Business conditions in Texas-area manufacturing continued to expand at a solid pace in February, according to a report released Monday by the Federal Reserve Bank of Dallas.

The bank said its general business activity index increased to 17.8 in February from a 15.3 in January. That's the highest reading since November 2010. The company outlook index also reached a level not seen since 2010, advancing from 13.5 to 15.8.

Readings below zero indicate contraction, and positive numbers indicate expansion.

Other measures of current manufacturing conditions also indicated improvement in February.

The production index, a key measure of state manufacturing conditions, rose from 5.8 to 11.2, suggesting a pickup in the pace of growth.

The new orders index was positive for a second month in a row but fell from 9.5 to 5.8. Similarly, the shipments index moved down from 6.1 to 4.2, while capacity utilization increased further in February.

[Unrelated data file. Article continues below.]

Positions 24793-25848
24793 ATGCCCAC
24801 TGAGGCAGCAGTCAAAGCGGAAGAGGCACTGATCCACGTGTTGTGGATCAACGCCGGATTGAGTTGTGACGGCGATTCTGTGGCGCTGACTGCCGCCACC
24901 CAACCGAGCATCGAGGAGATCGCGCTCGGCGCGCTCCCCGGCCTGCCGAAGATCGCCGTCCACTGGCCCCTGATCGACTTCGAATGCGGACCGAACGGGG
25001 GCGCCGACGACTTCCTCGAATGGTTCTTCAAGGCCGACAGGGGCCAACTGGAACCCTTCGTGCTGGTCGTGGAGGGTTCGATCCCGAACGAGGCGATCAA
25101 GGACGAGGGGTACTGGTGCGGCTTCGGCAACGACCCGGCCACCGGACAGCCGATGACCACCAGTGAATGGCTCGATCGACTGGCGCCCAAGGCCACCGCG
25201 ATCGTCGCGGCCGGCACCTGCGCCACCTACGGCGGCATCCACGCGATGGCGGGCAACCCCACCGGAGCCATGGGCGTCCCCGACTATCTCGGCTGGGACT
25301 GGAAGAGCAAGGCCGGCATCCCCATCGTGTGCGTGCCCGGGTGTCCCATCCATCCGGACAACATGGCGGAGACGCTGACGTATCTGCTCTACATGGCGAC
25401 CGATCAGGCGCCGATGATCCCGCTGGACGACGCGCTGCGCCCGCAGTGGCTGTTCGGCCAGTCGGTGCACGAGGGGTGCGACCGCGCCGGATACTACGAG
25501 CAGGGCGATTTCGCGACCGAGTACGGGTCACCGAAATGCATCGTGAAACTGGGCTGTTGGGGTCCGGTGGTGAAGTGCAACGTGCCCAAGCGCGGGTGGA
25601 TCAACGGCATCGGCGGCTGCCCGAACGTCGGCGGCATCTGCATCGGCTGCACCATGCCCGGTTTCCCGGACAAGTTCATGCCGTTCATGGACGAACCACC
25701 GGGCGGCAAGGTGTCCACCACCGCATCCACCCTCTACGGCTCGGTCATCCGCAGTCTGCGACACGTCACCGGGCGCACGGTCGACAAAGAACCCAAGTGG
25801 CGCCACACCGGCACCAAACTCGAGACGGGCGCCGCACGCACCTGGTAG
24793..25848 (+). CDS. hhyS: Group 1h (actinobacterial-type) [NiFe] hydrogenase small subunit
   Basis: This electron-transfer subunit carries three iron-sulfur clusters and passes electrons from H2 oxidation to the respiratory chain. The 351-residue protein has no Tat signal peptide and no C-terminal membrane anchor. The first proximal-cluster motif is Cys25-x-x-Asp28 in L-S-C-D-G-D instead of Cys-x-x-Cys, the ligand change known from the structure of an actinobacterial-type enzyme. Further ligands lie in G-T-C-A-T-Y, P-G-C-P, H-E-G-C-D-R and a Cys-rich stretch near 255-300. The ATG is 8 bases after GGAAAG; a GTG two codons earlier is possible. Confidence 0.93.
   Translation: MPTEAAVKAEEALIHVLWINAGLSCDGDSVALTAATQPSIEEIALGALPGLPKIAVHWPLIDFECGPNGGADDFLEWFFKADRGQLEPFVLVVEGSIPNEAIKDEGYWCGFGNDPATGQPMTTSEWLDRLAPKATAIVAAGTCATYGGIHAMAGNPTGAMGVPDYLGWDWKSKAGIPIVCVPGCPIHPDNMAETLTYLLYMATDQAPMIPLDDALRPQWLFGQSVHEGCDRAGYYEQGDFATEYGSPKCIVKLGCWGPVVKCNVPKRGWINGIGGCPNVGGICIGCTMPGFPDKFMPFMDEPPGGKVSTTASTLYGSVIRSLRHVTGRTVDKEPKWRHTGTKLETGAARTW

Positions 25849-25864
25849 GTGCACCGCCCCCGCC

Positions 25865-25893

Labor market indicators reflected a sharp increase in hiring and longer workweeks. The employment index jumped to 25.2, its highest level since the beginning of 2006.

Prices and wages increased in February. The raw materials price index was 25.2, little changed from January. The finished goods price index climbed from 9 to 16.2, suggesting selling prices rose at a faster pace. The February wages and benefits index was 18.4, indicating a continued rise in labor costs.

Dallas-area manufacturers were more optimistic about the future. The expectations index covering the outlook for each business executive's company six months ahead came in at 24.2, down from 27.9 last month, while the expectations about general business activity moved down from 22.3 to 15.9.

Most other indexes for future manufacturing activity also receded slightly, but all remained in solid positive territory.

The jobs expectations index that looks out six months increased to 32.9 from 25.5.